Coach, last year you had a chance to get comfortable at home with a couple of games before you hit the road, Kansas State game you mentioned, one of the bigger wins. This year you have three road games early in the season. How important is it, you and Buffalo and then Iowa State and Texas, to knock out three Ws early on to get some momentum?
That’s a great question. Of course, as a coach, our mindset is not looking past August 31st. I mean, the one thing I do know is that we played three games in 13 days to start the season.

So we’ve got to do a great job monitoring how our team is from the physical standpoint, the mental standpoint, that early in the season, because that hits pretty fast and furious.

And that’s our first little band of games that we’re looking at, because we got 13 days we’re going to play three games. So that’s forges your season right there, get it going.

So after that then we’ll settle down. We’ve got a week off before we get into conference play and we’ll start gearing up for that then.

You talk about ’13 being over. Does the Bowl game motivate you? What did you learn from that game? What do you take from that loss?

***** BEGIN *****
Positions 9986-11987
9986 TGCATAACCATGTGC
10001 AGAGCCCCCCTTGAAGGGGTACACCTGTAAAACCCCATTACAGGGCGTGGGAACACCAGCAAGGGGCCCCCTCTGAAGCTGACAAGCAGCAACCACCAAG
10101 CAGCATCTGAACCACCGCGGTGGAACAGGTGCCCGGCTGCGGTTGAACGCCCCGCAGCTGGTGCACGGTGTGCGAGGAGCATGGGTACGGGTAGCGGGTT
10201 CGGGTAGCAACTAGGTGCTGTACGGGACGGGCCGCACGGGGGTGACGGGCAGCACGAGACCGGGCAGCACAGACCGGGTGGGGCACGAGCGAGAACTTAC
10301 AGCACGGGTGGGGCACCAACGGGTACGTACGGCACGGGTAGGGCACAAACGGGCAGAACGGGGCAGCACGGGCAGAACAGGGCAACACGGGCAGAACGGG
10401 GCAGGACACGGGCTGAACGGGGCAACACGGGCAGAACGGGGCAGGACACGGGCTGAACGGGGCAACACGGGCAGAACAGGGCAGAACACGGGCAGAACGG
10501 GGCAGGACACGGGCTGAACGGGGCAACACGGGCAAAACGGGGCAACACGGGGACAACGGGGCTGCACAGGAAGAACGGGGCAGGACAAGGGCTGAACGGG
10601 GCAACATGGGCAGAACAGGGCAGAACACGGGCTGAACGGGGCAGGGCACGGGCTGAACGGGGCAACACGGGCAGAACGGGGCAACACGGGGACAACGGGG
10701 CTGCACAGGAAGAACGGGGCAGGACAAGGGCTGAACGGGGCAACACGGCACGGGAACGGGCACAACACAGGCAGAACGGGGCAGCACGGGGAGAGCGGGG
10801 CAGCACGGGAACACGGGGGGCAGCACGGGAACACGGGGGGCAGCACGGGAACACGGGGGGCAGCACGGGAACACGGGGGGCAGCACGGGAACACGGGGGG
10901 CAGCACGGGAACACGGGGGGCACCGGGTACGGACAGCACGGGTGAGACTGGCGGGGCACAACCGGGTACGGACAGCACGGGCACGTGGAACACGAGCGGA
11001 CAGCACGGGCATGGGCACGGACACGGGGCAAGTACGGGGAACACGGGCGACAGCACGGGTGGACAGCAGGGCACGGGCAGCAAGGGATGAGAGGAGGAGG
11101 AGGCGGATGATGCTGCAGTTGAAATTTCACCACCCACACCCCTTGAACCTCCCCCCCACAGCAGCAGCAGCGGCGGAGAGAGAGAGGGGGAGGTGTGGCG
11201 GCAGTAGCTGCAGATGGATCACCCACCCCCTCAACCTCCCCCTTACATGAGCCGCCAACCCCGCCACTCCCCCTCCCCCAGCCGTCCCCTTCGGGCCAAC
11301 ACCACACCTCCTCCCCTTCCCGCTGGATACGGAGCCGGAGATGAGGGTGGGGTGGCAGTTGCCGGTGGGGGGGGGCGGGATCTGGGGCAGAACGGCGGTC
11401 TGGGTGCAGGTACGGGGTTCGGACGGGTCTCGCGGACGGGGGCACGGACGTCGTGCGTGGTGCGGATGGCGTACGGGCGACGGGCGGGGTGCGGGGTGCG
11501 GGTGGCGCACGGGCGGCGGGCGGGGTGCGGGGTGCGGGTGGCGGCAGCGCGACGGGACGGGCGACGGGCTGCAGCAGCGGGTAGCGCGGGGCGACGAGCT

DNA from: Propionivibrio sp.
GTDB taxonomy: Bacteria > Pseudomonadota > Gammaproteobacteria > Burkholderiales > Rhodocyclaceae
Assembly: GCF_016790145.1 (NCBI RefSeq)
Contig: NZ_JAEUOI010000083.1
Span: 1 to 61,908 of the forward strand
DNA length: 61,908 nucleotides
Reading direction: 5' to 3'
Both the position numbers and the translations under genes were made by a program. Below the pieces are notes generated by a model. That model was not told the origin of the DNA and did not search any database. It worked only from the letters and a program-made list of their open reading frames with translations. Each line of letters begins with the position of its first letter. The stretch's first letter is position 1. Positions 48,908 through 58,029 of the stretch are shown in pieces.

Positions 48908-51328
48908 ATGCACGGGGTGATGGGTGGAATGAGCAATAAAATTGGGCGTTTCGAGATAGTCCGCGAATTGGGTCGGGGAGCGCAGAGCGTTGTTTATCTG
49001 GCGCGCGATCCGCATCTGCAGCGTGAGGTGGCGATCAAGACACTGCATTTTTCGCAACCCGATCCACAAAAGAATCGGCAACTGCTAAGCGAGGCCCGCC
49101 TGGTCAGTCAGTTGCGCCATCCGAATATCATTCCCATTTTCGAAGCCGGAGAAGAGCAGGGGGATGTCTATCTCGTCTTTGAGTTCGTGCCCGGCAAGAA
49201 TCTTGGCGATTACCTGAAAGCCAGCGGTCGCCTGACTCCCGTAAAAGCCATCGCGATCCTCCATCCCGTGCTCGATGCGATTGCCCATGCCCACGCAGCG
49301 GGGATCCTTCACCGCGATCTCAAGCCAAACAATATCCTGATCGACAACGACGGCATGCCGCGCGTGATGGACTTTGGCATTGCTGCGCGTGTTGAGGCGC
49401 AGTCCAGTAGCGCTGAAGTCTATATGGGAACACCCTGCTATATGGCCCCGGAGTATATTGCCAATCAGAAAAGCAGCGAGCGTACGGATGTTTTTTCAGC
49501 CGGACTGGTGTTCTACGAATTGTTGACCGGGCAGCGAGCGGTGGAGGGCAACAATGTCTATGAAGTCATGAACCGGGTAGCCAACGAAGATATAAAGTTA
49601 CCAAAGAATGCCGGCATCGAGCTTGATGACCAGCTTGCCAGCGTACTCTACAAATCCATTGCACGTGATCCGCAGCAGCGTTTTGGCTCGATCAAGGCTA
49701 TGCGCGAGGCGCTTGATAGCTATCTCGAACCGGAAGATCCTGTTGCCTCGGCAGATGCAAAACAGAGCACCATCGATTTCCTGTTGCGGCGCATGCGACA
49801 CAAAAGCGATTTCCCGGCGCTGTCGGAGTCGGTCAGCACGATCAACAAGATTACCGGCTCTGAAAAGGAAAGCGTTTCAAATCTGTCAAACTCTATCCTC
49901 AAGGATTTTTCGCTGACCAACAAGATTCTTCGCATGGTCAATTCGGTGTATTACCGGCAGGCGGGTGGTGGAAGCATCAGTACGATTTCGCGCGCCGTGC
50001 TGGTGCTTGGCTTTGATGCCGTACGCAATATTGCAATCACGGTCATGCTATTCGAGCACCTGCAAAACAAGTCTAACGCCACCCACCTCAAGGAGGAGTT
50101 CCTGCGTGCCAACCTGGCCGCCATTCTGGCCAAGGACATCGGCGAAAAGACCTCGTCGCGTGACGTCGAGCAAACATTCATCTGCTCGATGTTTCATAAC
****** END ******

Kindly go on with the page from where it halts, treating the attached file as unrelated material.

Appreciate you bringing that up. (Laughter) The last couple of words there are pretty strong. But I guess truth hurts. That was actually ’14. So that’s still with us. No, I mean, it was a definite out. We played a good football team. That’s the thing that is paramount over anything else. But I think what we got to see is maybe how we got viewed when we weren’t viewing ourselves that way.

And so we’ve talked about it. We certainly hope that we’ve learned from it. And that’s  like I said, the only way to get experience is to go out there, feel it, touch it, have a taste for it. And that taste wasn’t very good. So it’s been very motivating for us all spring and summer.

If you’ve answered this  because I missed a little bit of the beginning and you don’t have to answer it again, but can you talk about Shock Linwood and what sort of season you think he’ll have? He was pretty darned good last year in his limited playing time.
Shock is a great player, another east Texas kid. Just got great balance. He’s got great vision, he’s got great heart. He’s just a really, really good football player. And he’s a very passionate guy about being great.

So we’re very fortunate to have him. He came in there and really helped us last year when Seastrunk got hurt and kind of carried us two or three games there. Got a little overused. Got beat down just a little bit. And so that’s what’s really you gotta watch your running backs because those guys are trying to hit them, trying to hit them pretty good every play.